Overall, two aims are recommended to be considered in the treatment of patients with COVID-19. The first goal is to protect the organs and timely diagnosis of events caused by the disease, which can be done by examining blood clot through D-dimer test or ultrasound. The second goal is to strengthen the immune system to prevent the formation of cytokine storms and blood clotting. For this purpose, norobion, zinc and vitamins are widely prescribed for patients with coronavirus in Iran, which were also used for all cases in this study. Further research into clinical trials is needed to clarify whether prophylactic treatment with anticoagulants leads to clinically beneficial outcomes in patients with COVID-19 infection.
Coronavirus continues to results in significant complications, while more data are emerging that could help to investigate the effects of this disease. The little emerging information suggests the role of coronavirus in increasing systemic coagulation activation, which generally leads to thromboembolic complications such as pulmonary embolism. Here, we presented four rare and notable cases of pulmonary embolism. However, larger studies with wider demographic characteristics are needed to find any possible reason in developing PE in COVID-19 patients. Early and timely diagnosis and treatment of COVID-19 and its complications can be a useful prognosis. Furthermore, studies have shown that this virus can weaken and destroy the immune system by causing pathogenic infections and the associated complications in the body. Thus, strengthening the immune system is one of the most important ways of fighting this disease. Further research is needed on the role of prophylactic anticoagulants in COVID-19 patients and the pathogenesis of hypercoagulability in this disease.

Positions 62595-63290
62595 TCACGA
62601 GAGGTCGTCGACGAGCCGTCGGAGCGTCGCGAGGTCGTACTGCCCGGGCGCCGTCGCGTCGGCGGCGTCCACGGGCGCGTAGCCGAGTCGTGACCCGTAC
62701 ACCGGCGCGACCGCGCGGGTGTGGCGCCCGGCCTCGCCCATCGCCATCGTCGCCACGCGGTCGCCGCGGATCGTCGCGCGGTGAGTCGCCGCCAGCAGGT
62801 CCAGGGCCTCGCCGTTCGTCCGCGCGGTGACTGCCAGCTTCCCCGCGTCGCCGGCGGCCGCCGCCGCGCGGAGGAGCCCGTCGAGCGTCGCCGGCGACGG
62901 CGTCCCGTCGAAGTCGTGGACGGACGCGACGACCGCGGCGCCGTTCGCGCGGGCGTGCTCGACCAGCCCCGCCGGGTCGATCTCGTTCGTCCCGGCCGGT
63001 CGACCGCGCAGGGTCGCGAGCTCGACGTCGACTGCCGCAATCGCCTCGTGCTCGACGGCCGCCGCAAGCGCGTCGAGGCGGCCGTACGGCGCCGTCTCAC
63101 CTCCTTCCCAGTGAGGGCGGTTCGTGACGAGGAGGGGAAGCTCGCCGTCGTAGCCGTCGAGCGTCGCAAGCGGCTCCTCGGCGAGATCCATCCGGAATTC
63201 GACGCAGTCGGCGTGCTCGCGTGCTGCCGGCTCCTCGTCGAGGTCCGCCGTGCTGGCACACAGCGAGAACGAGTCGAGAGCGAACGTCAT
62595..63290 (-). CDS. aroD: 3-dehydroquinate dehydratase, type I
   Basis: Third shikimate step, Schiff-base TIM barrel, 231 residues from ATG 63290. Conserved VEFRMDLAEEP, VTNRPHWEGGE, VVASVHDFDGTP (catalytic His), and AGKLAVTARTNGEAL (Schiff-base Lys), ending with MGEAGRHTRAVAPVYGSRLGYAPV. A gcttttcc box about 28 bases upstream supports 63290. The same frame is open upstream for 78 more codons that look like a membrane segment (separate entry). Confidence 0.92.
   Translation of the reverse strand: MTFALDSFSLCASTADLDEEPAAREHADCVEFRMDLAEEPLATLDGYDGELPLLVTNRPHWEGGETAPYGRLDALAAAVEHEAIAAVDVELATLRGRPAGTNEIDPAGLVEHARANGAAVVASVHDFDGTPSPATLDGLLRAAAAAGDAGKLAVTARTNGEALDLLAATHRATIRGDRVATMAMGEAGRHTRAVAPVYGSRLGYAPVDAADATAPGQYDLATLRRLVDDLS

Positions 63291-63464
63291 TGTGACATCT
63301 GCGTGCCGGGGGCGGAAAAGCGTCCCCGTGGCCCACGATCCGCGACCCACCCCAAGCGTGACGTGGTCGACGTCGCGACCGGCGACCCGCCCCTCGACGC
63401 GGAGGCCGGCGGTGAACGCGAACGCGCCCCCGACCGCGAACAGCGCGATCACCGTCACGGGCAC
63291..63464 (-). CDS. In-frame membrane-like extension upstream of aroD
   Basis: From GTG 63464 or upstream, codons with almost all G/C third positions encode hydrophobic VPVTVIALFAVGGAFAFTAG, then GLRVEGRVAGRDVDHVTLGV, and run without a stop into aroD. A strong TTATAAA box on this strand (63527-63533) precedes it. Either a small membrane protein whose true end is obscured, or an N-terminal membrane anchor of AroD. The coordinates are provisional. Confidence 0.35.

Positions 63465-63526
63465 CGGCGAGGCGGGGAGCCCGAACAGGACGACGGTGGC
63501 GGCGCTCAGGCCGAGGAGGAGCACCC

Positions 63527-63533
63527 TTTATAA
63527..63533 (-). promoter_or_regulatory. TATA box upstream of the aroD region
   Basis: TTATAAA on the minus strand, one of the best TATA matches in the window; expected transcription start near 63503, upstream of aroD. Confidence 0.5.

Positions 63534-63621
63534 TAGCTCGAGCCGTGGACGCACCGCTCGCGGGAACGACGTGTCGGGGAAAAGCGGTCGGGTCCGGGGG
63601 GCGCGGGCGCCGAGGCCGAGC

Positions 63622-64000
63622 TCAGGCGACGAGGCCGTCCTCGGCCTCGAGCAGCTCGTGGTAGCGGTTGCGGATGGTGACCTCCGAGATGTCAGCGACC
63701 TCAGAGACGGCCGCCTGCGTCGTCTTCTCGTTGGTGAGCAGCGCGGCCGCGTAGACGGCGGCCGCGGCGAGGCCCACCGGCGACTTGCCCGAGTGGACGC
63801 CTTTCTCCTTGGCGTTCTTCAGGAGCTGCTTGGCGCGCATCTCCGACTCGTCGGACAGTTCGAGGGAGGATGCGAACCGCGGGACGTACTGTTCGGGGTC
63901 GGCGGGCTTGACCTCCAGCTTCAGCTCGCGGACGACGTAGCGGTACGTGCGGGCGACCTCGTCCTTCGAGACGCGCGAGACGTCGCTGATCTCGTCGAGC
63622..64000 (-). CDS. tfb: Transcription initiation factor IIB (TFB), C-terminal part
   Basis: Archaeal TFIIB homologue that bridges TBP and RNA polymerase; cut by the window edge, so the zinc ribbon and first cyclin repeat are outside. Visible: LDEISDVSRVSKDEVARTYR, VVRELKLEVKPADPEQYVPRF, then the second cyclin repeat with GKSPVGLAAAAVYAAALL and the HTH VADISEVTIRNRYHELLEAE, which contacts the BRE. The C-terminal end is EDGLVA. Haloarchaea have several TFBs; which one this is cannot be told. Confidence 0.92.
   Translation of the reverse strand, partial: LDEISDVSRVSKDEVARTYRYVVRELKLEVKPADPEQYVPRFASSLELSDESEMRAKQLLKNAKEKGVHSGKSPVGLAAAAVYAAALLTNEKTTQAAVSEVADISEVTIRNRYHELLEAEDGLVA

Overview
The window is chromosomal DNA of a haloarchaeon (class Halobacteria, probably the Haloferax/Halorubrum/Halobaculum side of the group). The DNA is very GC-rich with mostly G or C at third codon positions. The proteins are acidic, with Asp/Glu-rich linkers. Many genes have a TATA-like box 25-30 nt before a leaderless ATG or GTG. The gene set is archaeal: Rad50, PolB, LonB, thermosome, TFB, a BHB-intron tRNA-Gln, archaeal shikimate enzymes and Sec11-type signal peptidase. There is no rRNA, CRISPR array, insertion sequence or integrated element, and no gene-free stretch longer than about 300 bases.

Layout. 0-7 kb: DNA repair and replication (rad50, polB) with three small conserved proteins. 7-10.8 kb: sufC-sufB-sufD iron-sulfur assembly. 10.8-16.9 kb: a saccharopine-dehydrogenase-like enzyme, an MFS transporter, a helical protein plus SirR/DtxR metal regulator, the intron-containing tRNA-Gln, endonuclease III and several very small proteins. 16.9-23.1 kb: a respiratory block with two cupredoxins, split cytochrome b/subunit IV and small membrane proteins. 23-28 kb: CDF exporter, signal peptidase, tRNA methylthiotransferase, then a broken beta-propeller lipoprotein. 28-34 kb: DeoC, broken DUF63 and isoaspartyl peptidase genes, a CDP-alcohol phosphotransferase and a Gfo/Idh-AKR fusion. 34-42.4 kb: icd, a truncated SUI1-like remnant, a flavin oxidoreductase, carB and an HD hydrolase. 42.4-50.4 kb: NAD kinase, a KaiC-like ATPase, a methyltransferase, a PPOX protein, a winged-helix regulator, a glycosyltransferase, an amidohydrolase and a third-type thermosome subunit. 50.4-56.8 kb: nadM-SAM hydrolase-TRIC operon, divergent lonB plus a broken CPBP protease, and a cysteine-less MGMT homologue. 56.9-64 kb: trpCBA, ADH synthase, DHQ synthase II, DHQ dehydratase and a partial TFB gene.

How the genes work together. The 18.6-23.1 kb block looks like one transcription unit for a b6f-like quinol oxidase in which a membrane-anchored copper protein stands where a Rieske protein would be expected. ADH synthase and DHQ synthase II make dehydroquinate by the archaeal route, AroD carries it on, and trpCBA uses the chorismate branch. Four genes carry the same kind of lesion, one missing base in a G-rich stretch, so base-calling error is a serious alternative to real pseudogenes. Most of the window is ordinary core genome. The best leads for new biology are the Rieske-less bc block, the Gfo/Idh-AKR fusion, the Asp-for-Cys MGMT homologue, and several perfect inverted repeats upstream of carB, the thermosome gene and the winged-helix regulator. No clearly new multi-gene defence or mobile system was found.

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The authors thank all the teaching and medical staff of Kurdistan University of Medical Sciences for their effort in eradicating the virus around the clock.
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Hesam-Shariati, S., Fatehi, P., Abouzaripour, M. et al. Increased pulmonary embolism in patients with COVID-19: a case series and literature review. Trop Dis Travel Med Vaccines 7, 16 (2021). https://doi.org/10.1186/s40794-021-00145-3
- Venous thromboembolism
- Pulmonary embolism
- Computed tomography angiography